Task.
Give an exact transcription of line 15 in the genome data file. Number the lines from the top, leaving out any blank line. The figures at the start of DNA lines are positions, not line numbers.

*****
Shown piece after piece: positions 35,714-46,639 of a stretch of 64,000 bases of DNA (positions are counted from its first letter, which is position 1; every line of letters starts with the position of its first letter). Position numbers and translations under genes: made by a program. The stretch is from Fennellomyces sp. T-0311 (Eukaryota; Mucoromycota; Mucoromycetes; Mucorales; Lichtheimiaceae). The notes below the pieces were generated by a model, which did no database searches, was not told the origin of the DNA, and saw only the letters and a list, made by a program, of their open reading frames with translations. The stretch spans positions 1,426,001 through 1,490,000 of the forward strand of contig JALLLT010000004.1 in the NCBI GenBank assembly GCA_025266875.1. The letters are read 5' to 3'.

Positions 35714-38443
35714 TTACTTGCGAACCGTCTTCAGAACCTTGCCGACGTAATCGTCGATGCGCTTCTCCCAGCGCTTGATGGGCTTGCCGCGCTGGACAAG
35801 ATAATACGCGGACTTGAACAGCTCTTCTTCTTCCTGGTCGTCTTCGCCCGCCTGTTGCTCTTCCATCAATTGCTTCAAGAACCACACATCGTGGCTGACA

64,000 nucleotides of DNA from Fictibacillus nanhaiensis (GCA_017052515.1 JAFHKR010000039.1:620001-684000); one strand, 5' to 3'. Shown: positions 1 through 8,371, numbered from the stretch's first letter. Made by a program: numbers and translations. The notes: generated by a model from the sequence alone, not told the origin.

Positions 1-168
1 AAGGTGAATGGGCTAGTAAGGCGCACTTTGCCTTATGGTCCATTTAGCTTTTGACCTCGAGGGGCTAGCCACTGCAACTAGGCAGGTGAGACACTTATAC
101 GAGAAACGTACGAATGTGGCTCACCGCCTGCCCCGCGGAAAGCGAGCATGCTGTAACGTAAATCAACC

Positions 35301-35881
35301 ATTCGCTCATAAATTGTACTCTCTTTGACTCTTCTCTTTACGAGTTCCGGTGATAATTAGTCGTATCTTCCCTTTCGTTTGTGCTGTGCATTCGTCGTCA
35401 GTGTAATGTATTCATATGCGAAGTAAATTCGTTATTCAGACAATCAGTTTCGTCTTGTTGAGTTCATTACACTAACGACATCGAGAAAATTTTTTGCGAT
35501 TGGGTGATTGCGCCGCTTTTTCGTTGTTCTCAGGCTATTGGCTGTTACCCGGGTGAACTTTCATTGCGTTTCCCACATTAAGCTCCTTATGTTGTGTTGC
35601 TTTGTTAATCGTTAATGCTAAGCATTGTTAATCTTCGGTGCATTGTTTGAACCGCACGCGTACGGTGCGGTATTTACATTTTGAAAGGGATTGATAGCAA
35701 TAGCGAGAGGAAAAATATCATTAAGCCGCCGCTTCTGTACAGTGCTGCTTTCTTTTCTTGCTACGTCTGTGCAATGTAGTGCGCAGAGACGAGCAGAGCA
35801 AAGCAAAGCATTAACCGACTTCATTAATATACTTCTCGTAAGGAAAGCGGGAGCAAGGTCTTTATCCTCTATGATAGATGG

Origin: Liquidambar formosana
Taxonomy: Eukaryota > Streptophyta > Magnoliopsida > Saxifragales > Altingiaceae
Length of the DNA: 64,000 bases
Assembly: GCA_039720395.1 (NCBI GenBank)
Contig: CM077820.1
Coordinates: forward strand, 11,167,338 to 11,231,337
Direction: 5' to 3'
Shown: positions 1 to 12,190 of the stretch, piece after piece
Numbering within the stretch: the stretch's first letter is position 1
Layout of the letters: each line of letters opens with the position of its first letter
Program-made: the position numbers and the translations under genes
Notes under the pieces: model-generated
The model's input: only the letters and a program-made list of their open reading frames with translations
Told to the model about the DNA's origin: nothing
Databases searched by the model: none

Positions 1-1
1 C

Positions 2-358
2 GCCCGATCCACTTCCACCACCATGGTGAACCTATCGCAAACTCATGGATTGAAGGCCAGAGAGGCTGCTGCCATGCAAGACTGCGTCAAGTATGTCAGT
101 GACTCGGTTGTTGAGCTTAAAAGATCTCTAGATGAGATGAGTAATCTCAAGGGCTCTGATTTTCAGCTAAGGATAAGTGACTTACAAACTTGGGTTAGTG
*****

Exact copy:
35801 AAGCAAAGCATTAACCGACTTCATTAATATACTTCTCGTAAGGAAAGCGGGAGCAAGGTCTTTATCCTCTATGATAGATGG